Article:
When it comes to decorating, transitional spaces are easily overlooked. But why should living rooms and kitchens get all the love? Consider this:
entryways, hallways and landings stand to make a captivating impact and deserve the considered attention other spaces receive.
From the moment you walk through the door, an impression is made. Make it a beautiful one by amping up a drop zone for keys, coats and mail with color, pattern and clever storage. A ho-hum, bare-walled passageway can be transformed into a gallery or library. Even a landing or the end of a hall can become an eye-catching design moment with a few well-chosen details.
Scroll down to learn how to set the tone of your home by amping up the “in-between” spaces.
In this entryway designed by
Studio Gild, a translucent console almost disappears, allowing the graphic wallpaper to shine.
Photographer: Mike Schwartz
Designer: Studio Gild
A large-scale mirror creates a feeling of space in this small entryway. Designer
Alyssa Kapito tops the leggy console with a pretty, layered vignette
Photographer: Eric Piasecki
Designer: Alyssa Kapito
Cloth & Kind brings together ruby jewel tones in the runner and armoire for an eclectic yet trad moment.
Photographer: Beth Singer
Designer: Cloth & Kind
Carve out a spot for guests to take their shoes off and put down their bags. Design firm
Amber Interiors delivers laid-back sophistication in this entry with a sleek bench, open storage and brick herringbone floors.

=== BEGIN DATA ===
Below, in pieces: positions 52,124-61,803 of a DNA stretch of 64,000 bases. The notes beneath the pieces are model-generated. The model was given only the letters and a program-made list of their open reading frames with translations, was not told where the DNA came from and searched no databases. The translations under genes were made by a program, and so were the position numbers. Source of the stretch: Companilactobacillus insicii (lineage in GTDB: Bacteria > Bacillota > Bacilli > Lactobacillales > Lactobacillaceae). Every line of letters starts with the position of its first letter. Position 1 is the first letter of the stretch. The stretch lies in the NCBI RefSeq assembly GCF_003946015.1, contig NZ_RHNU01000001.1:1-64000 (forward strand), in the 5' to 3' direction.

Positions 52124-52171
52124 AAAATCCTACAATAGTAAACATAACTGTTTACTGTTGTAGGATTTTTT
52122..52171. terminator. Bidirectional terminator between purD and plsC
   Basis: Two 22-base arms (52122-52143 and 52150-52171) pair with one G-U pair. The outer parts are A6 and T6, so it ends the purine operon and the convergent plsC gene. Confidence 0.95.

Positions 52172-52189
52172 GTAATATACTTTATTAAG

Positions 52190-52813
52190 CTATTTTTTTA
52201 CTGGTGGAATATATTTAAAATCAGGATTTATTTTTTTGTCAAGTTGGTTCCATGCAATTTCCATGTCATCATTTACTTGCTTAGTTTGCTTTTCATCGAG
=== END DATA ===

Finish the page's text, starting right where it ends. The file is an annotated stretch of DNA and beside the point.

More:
Photographer: Tessa Neustadt
Designer: Amber Interiors
Hall Of Fame
When a curved wall doesn’t allow for art to be hung conventionally, a
mural is the perfect solution. Created by Julie Nabucet Architectures, this dynamic wall treatment transforms a plain surface into a standout, nature-inspired feature.
Photographer: Julien Fernandez, Gap Interiors
Designer: Julie Nabucet Architectures
To add eye-catching detail in a hallway, designers
Paolo Moschino and Philip Vergeylen installed architectural mouldings on the walls that reference the geometric pattern of the parquet floor.
Photographer: Clive Nichols, Gap Interiors
Designer: Paolo Moschino & Philip Vergeylen
Billy Cotton visually expands a narrow corridor by wrapping the walls, floor and ceiling in pale, monochromatic color.
Photographer: Noe DeWitt, Otto
Designer: Billy Cotton
Against The Wall
In this long hallway, designer
Steven Gambrel creates a vibrant gallery wall and unifies the art by choosing cohesive frames. A narrow console below finishes off the sophisticated look.
Photographer: Eric Piasecki, Otto
Designer: Steven Gambrel
Whitten Architects puts a wide corridor to good use by turning it into a showstopping library. A colorful runner adds warmth underfoot.
Photographer: Trent Bell
Designer: Whitten Architects
Emily Henderson places a low cabinet on this landing to make a memorable impression with an arrangement of art, books and curated objets.
Photographer: Sara Tramp
Designer: Emily Henderson
The end of a hall is a design moment waiting to happen. Designer
Brian Paquette adds both style and function with this vignette that includes a small dresser, mirror and lamp.
Photographer: Haris Kenjar
Designer: Brian Paquette
Author: Amanda Demeku
House & Home October 2019
Produced by Kai Ethier